Trauma Leads to Inflammation and Allostatic Load
Dr. David Wiss
May 17, 2022
The immune system regulates the inflammatory cascade. Immune dysregulation may be one pathway that explains the link between early life adversity and elevated rates of morbidity and mortality. Early life immune activation sensitizes traumatized individuals to the effects of subsequent stressors . Thus, greater stress sensitivity resulting from early life adversity may put people at greater risk for multiple forms of immune dysregulation .
Specifically, epigenetic changes following early life adversity have been proposed to increase the production of monocytes and macrophages with strong pro-inflammatory tendencies . Along with many other roles, these immune cells are a primary source of cytokines, which are immunomodulating agents. Common examples include interleukins (IL) and tumor necrosis factors (TNF). Did you know that targeted nutrition interventions can significantly reduce inflammation? Be here for it.
In a meta-analysis of 36 studies, trauma exposure was associated with elevated levels of C-reactive Protein (CRP), IL-1-beta, IL-6, and TNF-α . In this report, the presence of psychiatric symptoms was a significant predictor of increased effect sizes for IL-1-beta and IL-6. In a New Zealand birth cohort followed for 32 years, maltreated children had graded increases in the risk for clinically relevant CRP 20 years later, independent of co-occurring early life risks, stress in adulthood, smoking, and physical activity .
Early stress research by Bruce McEwen identified “allostatic load” as the cost of chronic exposure from repeated environmental challenges, as a biological mechanism leading to a wide range of diseases . A later definition described allostatic load as the “price of adaption that can lead to disease over long periods” . Social environments have major impacts on human physiology by influencing the process of adaptation or allostasis.
In a longitudinal study from Scotland, higher allostatic load scores were not associated with an increased risk of all-cause mortality after five years however became significant after ten , highlighting how such impacts can accrue gradually over time. These investigators also found that AL was not associated with specific causes of death, suggesting broad wear and tear across multiple physiological systems. To corroborate these findings, a longitudinal study of adults showed that those who experienced any type of abuse in childhood demonstrated steeper rises in inflammation over time .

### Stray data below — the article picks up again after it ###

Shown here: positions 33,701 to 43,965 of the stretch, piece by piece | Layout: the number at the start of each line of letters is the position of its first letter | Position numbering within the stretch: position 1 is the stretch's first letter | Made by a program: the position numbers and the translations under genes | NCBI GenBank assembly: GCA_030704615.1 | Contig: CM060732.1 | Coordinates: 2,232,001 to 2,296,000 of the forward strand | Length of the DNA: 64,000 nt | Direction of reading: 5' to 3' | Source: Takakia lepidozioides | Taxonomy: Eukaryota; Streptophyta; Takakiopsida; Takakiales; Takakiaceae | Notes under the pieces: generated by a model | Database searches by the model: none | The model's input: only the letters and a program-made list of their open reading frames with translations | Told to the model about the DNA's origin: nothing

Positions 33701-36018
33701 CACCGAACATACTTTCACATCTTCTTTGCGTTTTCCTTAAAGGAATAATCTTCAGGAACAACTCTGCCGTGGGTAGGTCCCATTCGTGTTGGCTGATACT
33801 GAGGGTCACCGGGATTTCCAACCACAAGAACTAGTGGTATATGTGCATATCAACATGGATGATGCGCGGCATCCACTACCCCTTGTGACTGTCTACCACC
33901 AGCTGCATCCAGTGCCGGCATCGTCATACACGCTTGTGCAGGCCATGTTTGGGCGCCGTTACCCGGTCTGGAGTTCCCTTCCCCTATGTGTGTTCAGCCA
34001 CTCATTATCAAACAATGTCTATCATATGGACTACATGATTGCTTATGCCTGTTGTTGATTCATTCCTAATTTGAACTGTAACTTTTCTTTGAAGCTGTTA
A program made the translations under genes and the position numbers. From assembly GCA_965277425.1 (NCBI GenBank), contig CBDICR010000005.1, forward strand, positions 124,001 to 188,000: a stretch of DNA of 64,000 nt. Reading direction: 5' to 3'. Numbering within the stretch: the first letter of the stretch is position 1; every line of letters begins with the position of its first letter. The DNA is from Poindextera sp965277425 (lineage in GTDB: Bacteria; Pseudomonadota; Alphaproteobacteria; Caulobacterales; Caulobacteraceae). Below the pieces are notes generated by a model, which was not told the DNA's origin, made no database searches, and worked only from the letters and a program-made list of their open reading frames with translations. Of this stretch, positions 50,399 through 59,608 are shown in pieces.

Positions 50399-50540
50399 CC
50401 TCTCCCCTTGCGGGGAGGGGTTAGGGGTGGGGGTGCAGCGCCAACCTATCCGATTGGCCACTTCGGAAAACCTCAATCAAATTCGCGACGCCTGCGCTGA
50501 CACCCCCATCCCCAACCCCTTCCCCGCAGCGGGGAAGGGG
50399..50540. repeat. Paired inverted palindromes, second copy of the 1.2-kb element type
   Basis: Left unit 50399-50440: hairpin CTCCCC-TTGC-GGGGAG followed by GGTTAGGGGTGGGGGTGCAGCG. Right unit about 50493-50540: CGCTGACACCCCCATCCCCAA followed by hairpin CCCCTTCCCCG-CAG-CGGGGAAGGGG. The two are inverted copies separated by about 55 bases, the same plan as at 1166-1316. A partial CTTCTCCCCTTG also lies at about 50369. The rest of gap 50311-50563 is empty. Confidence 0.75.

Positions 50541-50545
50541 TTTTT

Inflammation and the Brain
Prolonged influences on the biological stress system during development may increase individual susceptibility to later mental health disorders. Several recent reviews have proposed that gut-based immune responses leading to inflammation are likely to play a role in altered reward processing and reactivity, suggesting a potential role of neuroinflammation in both depression and addictions [10–12]. More specifically, inflammatory mediators can act on cortico-amygdala (threat) and cortico-basal ganglia (reward) circuitries in a manner that predisposes individuals to self-medicating behaviors such as smoking and drug use .
Management of stress responses in the body can be improved through contemplative practices. As we have outlined in this article, chronic stress can have strong biological causes and consequences. Improvements across multiple biological body systems can be achieved through lifestyle medicine approaches such as intentional movement, and eating patterns higher in fruits and vegetables and omega-3 fatty acids. Because of the adverse behavioral consequences of trauma, it could be argued that gut health is public health!
At Wise Mind Nutrition, we utilize the latest science on anti-inflammatory eating to offset the potential harms of stress, trauma, and adversity. Our recommendations are designed to support your immune system to foster the healing process. We believe in healing and our experience suggests that gut-based nutrition interventions can be a critical part of that. The language that we use is also trauma-informed. Is it time to start the healing process?
We believe that trauma-informed nutrition is the future. This approach recognizes how trauma impacts multiple body systems and uses food as part of the healing process. It also recognizes the strengths of the individual and makes sure that interventions are appropriate and not triggering. Nutrition can be deliberate and intentional without being too complicated or associated with pass/fail approaches. This is the essence of Wise Mind Nutrition.
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